Major exhibitions are one thing but it is a different matter to understand how such a driven character as Claude Monet pushed himself, through poverty and family deaths as well as encroaching blindness, in pursuit of his dedication to art.
This account is enlivened by the careful blending of Monet’s art with contemporary images of the sites he represented.
Documentary filmmaker Phil Grabsky has done marvellous work to bring key elements of the celebrated artist’s life story to the screen by combining his works with words taken from some 3000 letters. Henry Goodman’s narration of these as Monet is nuanced, with an appropriate sense of weariness, joy or sadness, and of ageing as he nears the end of his life.
Even huge contemporary respect for a master-painter is no guarantee of an interesting, underlying story, but Monet’s life was one plagued for many years by poverty, an uncertain regard for his work, and constant doubt about how he could survive financially.
The excerpts from the letters enrich our understanding of an often difficult life, providing a background that puts his achievements into stark relief. For instance, his writing tells how dire things were when his first wife was severely ill and he could not afford medicine for her treatment. Later, they recount reactions to her death and, much later, his son’s.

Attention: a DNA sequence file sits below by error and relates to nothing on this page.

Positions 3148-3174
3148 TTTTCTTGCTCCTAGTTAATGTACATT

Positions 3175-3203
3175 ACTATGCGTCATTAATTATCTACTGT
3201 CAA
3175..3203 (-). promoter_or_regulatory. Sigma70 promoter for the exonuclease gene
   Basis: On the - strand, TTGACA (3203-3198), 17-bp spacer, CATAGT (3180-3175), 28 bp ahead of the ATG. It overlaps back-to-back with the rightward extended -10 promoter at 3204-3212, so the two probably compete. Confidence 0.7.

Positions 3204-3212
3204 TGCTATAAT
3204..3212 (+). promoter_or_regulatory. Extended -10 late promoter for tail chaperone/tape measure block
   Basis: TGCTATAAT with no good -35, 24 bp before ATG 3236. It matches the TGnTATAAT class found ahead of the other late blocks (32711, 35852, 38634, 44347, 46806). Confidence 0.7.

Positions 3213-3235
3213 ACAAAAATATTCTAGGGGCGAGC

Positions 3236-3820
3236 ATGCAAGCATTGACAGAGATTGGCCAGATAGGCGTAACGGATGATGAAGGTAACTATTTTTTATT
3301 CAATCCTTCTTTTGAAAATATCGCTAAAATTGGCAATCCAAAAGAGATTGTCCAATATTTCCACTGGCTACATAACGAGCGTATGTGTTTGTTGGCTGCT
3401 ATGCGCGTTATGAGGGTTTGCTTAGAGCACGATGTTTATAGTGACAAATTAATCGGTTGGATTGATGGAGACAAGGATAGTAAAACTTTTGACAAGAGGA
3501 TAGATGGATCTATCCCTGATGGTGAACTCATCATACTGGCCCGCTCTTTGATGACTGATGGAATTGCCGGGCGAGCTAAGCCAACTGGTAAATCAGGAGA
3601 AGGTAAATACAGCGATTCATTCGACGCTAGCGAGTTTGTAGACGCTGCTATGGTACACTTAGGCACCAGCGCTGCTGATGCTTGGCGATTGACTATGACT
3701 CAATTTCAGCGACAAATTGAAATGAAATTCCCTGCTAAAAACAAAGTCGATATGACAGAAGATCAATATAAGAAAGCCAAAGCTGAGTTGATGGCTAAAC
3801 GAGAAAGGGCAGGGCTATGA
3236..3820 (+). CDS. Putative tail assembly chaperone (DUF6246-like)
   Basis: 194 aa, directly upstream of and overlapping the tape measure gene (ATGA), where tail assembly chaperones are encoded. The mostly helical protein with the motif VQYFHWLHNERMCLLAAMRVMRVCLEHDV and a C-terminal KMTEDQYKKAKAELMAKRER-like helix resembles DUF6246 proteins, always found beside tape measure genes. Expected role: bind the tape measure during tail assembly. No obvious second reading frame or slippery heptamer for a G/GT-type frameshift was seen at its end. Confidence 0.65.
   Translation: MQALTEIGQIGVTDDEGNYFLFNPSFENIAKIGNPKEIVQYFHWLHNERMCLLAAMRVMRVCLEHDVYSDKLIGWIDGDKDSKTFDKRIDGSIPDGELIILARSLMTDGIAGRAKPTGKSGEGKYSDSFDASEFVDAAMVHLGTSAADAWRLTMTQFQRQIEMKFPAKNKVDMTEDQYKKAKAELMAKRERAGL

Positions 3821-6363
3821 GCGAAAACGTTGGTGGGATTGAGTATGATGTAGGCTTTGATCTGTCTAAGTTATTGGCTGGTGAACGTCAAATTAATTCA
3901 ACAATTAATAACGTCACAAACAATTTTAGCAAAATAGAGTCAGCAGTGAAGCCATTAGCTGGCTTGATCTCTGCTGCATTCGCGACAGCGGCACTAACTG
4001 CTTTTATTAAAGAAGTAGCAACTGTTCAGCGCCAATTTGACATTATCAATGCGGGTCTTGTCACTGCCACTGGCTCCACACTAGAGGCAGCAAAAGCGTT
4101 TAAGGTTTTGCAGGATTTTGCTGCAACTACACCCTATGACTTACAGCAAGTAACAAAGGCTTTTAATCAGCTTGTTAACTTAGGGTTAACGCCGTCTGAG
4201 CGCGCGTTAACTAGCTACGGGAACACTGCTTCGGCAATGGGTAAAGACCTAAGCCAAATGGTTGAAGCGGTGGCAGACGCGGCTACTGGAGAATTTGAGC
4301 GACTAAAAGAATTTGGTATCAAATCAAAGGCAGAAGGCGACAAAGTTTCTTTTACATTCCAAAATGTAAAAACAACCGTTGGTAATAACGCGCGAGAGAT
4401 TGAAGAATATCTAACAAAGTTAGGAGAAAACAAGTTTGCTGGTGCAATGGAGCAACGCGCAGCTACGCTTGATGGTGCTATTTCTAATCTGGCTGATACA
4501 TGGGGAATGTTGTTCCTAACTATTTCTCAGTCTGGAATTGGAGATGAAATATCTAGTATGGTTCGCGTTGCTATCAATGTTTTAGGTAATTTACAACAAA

Monet’s comments on his declining sight and the results of an operation on his eyes have extra impact for being in his own words. He says:
My head is bursting. I want to paint it all.
He was never satisfied, working on as many as 16 canvasses at once when changing light drove him to try capturing its different effects on the scene before him. He also said that “anyone who claims he has finished a painting is arrogant”.
If I, Monet has any deficits, it may be that it tends to gloss in places, leaving questions over periods in Monet’s life, but there is much to be covered here and something has to be left out. Perhaps that is more a sign of intrigued interest on the part of this viewer than dissatisfaction.
Overall, the documentary is a welcome balance to blinkered public devotion to Monet’s images, offering a human dimension and an insight to one artist’s personal suffering before — in this case — his belated recognition and reward.
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